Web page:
We will continue to promote clean energy and climate resilient development around the world. We support the provision of climate finance targeted at helping countries make the transition to a low carbon and climate resilient economy. Japan provided $13.5bn of public finance from 2010 until 2012 and has committed $16bn of public and private finance, among which public finance amounts to $13bn, during the 3-year period between 2013 and 2015, and the UK is providing a total of nearly £4bn from 2011 to 2016.

We endeavour to use these public funding sources as a catalyst for private sector investment in developing countries in support of adaptation and mitigation to climate change. We emphasise our ongoing support for existing multilateral climate funds including the Global Environment Facility and the Climate Investment Funds, and look forward to the swift operationalisation of the Green Climate Fund.

The need to substantially scale up efforts to mobilise investment in low-carbon and climate-resilient infrastructure has been widely recognised. In April this year the first global public-private platform dedicated to designing and promoting the next generation of climate finance instruments was announced.

The Global Innovation Lab for Climate Finance (the Lab), will be a partnership between senior decision makers in government, private investment and multilateral financial institutions. This is an exciting and innovative project which will see involvement from many different businesses and governments, including both the UK and Japan. The inaugural meeting of the lab is being hosted by the UK in June as part of the Clean Energy Finance Summit.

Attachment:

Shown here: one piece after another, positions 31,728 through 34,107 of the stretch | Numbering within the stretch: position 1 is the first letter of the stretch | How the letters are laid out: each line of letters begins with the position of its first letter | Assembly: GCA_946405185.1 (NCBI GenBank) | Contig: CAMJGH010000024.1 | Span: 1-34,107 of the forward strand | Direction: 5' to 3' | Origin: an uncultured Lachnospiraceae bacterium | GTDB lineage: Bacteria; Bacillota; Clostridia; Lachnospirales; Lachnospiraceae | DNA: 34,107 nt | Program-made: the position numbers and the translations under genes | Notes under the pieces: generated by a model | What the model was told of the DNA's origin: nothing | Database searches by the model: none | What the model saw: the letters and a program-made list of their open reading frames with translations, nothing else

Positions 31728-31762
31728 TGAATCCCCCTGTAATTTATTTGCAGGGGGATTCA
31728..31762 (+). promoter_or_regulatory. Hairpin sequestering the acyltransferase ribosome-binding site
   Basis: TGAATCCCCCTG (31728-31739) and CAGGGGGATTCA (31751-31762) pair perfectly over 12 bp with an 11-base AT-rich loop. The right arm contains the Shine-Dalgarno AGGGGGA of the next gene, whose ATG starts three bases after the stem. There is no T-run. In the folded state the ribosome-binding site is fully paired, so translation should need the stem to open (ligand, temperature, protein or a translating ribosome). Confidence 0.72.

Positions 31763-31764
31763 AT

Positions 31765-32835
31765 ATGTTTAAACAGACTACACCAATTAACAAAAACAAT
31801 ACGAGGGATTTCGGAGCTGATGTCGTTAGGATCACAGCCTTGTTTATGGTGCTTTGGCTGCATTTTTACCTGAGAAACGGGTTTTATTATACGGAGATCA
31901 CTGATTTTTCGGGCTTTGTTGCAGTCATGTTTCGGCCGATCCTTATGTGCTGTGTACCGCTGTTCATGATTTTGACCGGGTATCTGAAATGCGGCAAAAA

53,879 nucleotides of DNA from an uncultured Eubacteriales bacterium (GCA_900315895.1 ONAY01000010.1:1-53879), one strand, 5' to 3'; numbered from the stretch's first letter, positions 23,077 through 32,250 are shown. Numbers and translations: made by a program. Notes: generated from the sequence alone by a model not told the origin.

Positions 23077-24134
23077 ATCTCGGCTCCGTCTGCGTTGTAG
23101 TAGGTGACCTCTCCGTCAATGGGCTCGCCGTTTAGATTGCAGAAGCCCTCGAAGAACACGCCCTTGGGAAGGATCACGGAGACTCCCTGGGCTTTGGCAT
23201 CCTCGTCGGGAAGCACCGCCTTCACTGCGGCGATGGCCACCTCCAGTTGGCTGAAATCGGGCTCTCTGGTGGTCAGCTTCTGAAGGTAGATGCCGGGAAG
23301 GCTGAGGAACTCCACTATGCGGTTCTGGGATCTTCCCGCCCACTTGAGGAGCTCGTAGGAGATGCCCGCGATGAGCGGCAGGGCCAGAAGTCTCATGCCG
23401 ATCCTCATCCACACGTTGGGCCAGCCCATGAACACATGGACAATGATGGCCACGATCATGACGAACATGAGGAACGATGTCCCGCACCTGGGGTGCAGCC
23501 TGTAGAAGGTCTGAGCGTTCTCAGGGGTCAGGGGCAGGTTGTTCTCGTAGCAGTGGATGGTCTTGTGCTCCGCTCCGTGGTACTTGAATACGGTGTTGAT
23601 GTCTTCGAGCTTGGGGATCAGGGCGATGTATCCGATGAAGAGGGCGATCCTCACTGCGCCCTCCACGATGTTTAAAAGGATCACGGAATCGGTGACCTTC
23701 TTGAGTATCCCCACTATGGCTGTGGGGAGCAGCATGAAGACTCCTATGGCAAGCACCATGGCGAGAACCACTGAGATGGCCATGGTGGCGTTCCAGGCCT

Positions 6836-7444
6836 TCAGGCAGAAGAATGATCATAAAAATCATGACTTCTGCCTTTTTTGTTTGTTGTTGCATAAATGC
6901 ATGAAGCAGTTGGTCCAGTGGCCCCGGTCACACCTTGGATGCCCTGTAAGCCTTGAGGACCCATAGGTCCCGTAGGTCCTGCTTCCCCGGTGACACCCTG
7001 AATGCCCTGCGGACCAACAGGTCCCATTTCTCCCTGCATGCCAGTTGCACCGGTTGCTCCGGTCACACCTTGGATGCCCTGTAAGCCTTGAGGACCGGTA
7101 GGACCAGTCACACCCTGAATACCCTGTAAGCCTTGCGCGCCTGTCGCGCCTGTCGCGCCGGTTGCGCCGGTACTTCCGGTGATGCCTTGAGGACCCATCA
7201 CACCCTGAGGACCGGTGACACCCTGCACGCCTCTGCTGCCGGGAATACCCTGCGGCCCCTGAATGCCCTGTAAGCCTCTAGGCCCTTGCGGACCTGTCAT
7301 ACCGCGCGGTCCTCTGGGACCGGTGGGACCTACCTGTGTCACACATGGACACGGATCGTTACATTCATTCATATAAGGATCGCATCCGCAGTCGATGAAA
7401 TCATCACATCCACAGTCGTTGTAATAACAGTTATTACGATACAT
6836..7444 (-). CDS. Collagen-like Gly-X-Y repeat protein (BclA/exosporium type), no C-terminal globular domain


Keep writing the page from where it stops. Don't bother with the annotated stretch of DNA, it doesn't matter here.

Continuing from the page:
The UK and Japan recognise the importance of innovation to develop and disseminate energy- and environment-related technologies that can help tackle climate change. The UK welcomes the establishment of the Innovation for Cool Earth Forum (ICEF) by the Japanese government, the first meeting of which will be hosted in Tokyo in October 2014. ICEF aims to facilitate international co-operation on how innovation can address climate change through global discussions between researchers, business and policy makers.

The UK and Japan will continue to treat climate change as an issue of high priority in the bilateral relationship as we work towards an ambitious and coordinated global response to this serious challenge.

Published 1 May 2014